I’ve always liked Leonard Cohen. Being a fellow Montrealer, for a long time I liked him just “because”. Then when I started expanding my music taste in my teens, I’d be listening to Jeff Buckley and notice that the song had been written by none other than Mr. Cohen. Then in my last year of high school, I remember a teacher asking us to write a short essay on the following question: “Is Margaret Atwood Canada’s greatest writer”. No offence to Atwood, but I’ve never liked her prose, especially not in poetry (though I do enjoy Alias Grace)… so I argued that she wasn’t, even though I personally had a difficult time finding an alternative. I suggested both Roch Carrier and Mordecai Richler, because I felt that their work represented a far more vast representation of the “Canadian experience”. Looking back, I think selfishly, I clung to them as compatriots who shared my experience. Though Carrier was not born in Montreal, his writing on the lives of the Quebecois always felt more at home than anything that Atwood had written. There was also a sort of sentimental attachment to his children’s story, The Hockey Sweater, that was a staple for most Canadian childhoods, mine included. I’m also sure, Richler’s own children’s books played a big part in my appreciation for his work. I never suggested Cohen, though, I think if I were to go back, he would be my choice, no questions asked.
Earlier this year, I started listening to his music. I got my hands on his entire discography, and almost listened to it album cover to album cover. I was simply blown away, beyond a simple reflection of the so-called “Canadian experience”, which is still elusive as Canadians don’t seem to agree on who they are, it was a profound exploration of human relationships. With his songs he transcends any kind of nationalistic pride, or attainability. They simply exist, an often mournful cry for companionship and understanding, with brief, but full portraits of happiness and love. Though there are a few songs I’m not particularly fond of, every single album has at least a handful of songs that are able to touch or excite me in some way.
Though, it changes on almost a day to day basis, today I’ve settled upon “New Skin for the Old Ceremony”, as my favourite of his albums. There are personal reasons involved, as several of these songs remind me of people I care about, but also have served as inspiration for some of my recent work that I’m proud of (a rare feat indeed). Two songs in particular that never fail to move me are “Take this Longing” and “I Tried to Leave You“. Both are bittersweet, the first about an encounter between two lovers, possibly for the last time. While the other, about someone who can’t seem to leave, the reasoning is almost painfully obvious, but I don’t think love is ever obvious, which makes it so tragic. His songs all seem to have a natural appreciation and I’d even say, understanding, of women. Though most of his work seems to be about the struggle of human interaction, he has a unique sense of the individual. Even when a character or person seems elusive, there is always a marvel or magic to them, that reminds me of life in a wonderful way. I know my mother doesn’t really like Cohen because she finds his work depressing and, she is even known to say “Listening to him is enough to drive anyone to suicide”. Though I can’t deny the aching heartbreak and confusion that seems to pervade his work, something about it is calming and hopeful. I think in a lot of his work, even what we understand as “simple” emotions like happiness or sadness is complicated by unease and insecurity, and I relate to that in a way that makes me feel a lot better about the world around me.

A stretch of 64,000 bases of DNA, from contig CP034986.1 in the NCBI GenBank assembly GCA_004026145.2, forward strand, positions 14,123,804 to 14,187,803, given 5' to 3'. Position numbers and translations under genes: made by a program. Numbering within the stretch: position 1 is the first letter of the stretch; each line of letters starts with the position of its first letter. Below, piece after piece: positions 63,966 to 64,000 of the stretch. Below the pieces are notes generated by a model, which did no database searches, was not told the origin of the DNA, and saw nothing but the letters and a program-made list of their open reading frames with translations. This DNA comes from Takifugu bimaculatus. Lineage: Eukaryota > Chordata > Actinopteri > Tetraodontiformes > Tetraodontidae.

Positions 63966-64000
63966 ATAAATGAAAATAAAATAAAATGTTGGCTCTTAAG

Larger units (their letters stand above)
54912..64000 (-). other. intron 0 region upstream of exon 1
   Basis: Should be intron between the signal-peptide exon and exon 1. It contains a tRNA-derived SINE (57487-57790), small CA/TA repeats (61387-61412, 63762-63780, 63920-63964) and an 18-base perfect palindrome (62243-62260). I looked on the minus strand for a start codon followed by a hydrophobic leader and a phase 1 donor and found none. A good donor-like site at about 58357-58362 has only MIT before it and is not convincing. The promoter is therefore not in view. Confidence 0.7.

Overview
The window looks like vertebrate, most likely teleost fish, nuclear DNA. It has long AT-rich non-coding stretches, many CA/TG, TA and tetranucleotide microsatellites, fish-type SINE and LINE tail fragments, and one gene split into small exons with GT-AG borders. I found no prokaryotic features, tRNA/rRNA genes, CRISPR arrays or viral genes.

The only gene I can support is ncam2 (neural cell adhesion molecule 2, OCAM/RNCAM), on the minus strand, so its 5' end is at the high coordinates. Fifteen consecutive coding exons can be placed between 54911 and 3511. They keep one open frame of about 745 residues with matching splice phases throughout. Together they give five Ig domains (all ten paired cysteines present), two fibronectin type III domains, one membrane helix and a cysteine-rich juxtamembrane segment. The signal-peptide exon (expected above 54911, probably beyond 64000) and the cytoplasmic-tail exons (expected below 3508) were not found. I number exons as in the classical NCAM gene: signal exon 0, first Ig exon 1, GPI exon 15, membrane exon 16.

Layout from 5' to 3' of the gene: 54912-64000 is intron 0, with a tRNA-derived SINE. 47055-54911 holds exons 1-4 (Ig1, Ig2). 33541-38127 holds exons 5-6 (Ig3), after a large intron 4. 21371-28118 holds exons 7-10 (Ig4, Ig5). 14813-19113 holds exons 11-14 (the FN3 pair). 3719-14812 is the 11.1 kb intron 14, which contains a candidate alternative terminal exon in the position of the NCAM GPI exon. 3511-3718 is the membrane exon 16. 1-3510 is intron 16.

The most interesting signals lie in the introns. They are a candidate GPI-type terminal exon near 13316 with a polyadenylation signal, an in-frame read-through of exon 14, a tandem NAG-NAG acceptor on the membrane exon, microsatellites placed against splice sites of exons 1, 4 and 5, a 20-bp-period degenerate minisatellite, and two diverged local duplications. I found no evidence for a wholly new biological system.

This entry, more than anything else, was spurred by my reading of his novel “Beautiful Losers”. I’m almost finished, and it’s been a very long time, if not a lifetime since I’ve been so excited and moved by a novel. Experimental and raw, it is still very reflective and calculated. For a moment it reminds me of the work of the beat poets, especially Kerouac’s On the Road, but subdued and more introspective. It’s an exploration of relationships and interaction, history and the self. It typifies Canadian literature, without being obvious or clear. It’s a search for identity, and warmth. The protagonist working to survive each day, his best friend F living a life too big for any man is crushed by his own spirit and the unnamed narrator’s wife, who is doomed from the onset, unable to connect with a world that has already cut her short. Wildly explorative, sensual and experimental, the book is one of those rare pieces of art that seems to hit a stride of consciousness that replicates the logic of thoughts and dreams. It’s just free. Assuming I like it as much once I finish it (just a few more pages to go!), it might very well be my favourite novel.
That’s all I have to say about Leonard Cohen for now, I also just want to mention another Canadian song writing great I’ve been listening to a lot lately, Gordon Lightfoot. Take a listen.